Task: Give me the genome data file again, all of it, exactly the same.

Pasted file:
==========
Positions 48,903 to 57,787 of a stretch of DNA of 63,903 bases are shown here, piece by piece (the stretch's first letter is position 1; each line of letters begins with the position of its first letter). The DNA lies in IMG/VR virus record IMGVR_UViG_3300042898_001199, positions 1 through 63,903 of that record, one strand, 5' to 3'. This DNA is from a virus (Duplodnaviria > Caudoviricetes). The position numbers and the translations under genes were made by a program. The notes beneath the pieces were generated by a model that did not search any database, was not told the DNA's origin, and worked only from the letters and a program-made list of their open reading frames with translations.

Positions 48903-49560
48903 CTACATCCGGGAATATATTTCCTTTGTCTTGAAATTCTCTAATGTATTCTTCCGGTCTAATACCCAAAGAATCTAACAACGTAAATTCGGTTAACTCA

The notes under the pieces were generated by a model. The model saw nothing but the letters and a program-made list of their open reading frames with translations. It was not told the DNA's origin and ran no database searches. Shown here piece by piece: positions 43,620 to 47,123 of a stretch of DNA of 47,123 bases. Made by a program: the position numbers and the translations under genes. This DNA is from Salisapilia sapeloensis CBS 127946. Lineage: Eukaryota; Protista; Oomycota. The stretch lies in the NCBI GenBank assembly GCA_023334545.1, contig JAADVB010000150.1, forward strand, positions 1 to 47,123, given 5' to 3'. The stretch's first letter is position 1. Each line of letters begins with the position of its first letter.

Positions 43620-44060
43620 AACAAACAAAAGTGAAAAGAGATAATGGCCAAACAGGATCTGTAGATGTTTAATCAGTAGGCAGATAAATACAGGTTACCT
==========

Positions 48,903 to 57,787 of a stretch of DNA of 63,903 bases are shown here, piece by piece (the stretch's first letter is position 1; each line of letters begins with the position of its first letter). The DNA lies in IMG/VR virus record IMGVR_UViG_3300042898_001199, positions 1 through 63,903 of that record, one strand, 5' to 3'. This DNA is from a virus (Duplodnaviria > Caudoviricetes). The position numbers and the translations under genes were made by a program. The notes beneath the pieces were generated by a model that did not search any database, was not told the DNA's origin, and worked only from the letters and a program-made list of their open reading frames with translations.

Positions 48903-49560
48903 CTACATCCGGGAATATATTTCCTTTGTCTTGAAATTCTCTAATGTATTCTTCCGGTCTAATACCCAAAGAATCTAACAACGTAAATTCGGTTAACTCA

The notes under the pieces were generated by a model. The model saw nothing but the letters and a program-made list of their open reading frames with translations. It was not told the DNA's origin and ran no database searches. Shown here piece by piece: positions 43,620 to 47,123 of a stretch of DNA of 47,123 bases. Made by a program: the position numbers and the translations under genes. This DNA is from Salisapilia sapeloensis CBS 127946. Lineage: Eukaryota; Protista; Oomycota. The stretch lies in the NCBI GenBank assembly GCA_023334545.1, contig JAADVB010000150.1, forward strand, positions 1 to 47,123, given 5' to 3'. The stretch's first letter is position 1. Each line of letters begins with the position of its first letter.

Positions 43620-44060
43620 AACAAACAAAAGTGAAAAGAGATAATGGCCAAACAGGATCTGTAGATGTTTAATCAGTAGGCAGATAAATACAGGTTACCT